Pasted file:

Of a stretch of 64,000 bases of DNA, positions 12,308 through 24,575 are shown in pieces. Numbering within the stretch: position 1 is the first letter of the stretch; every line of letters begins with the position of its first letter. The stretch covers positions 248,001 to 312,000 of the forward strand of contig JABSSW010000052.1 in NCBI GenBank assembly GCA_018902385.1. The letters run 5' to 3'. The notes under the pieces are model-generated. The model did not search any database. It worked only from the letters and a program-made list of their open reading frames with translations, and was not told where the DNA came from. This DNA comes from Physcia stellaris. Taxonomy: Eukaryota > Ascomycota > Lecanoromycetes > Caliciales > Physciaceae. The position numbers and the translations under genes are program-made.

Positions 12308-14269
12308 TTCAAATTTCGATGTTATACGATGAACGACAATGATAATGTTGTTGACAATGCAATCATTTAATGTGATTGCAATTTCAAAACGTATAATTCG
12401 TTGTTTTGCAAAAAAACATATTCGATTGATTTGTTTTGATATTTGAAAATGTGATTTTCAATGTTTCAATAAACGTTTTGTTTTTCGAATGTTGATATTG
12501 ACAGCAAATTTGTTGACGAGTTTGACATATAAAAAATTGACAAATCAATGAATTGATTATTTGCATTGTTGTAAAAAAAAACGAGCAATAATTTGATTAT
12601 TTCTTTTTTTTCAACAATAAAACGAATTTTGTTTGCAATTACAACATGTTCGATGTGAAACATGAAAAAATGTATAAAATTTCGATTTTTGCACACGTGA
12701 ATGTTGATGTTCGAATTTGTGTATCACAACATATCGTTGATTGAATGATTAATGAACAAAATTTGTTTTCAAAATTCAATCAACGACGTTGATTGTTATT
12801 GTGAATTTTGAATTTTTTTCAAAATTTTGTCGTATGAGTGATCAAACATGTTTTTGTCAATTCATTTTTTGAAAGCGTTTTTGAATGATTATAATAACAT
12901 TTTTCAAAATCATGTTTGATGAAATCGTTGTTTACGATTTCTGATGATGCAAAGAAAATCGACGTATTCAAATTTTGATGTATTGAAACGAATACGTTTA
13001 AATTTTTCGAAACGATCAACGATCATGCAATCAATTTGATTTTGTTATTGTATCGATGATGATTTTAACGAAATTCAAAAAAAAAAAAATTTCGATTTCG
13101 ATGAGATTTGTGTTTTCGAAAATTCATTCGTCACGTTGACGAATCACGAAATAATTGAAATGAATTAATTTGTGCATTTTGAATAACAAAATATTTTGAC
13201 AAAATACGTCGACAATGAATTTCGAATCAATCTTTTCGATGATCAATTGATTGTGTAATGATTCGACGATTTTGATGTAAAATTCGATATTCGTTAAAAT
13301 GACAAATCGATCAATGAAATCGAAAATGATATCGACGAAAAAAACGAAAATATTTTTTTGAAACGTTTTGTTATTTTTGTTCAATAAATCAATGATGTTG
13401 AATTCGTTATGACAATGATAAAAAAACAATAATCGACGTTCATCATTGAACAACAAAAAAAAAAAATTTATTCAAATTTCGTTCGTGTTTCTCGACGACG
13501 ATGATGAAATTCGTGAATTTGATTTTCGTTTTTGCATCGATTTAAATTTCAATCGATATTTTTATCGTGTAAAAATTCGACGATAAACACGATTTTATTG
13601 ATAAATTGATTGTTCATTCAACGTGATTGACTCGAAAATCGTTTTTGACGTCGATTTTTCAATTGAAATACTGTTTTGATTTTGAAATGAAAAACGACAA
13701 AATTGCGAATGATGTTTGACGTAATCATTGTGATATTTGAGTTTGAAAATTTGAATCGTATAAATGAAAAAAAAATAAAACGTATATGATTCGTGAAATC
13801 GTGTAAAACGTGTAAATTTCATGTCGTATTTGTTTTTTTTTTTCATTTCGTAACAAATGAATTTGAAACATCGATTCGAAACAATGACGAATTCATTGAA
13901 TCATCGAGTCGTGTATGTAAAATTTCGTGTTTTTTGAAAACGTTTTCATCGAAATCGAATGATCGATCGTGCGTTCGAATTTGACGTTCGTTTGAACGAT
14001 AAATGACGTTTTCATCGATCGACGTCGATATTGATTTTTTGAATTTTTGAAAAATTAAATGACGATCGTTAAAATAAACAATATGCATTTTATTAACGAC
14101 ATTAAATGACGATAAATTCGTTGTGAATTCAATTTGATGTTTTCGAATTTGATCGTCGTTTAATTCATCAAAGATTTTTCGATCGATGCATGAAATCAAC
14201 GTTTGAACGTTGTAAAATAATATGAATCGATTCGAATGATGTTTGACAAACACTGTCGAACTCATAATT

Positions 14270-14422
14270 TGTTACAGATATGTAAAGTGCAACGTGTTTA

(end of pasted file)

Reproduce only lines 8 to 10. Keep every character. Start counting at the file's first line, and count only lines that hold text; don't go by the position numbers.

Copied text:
12801 GTGAATTTTGAATTTTTTTCAAAATTTTGTCGTATGAGTGATCAAACATGTTTTTGTCAATTCATTTTTTGAAAGCGTTTTTGAATGATTATAATAACAT
12901 TTTTCAAAATCATGTTTGATGAAATCGTTGTTTACGATTTCTGATGATGCAAAGAAAATCGACGTATTCAAATTTTGATGTATTGAAACGAATACGTTTA
13001 AATTTTTCGAAACGATCAACGATCATGCAATCAATTTGATTTTGTTATTGTATCGATGATGATTTTAACGAAATTCAAAAAAAAAAAAATTTCGATTTCG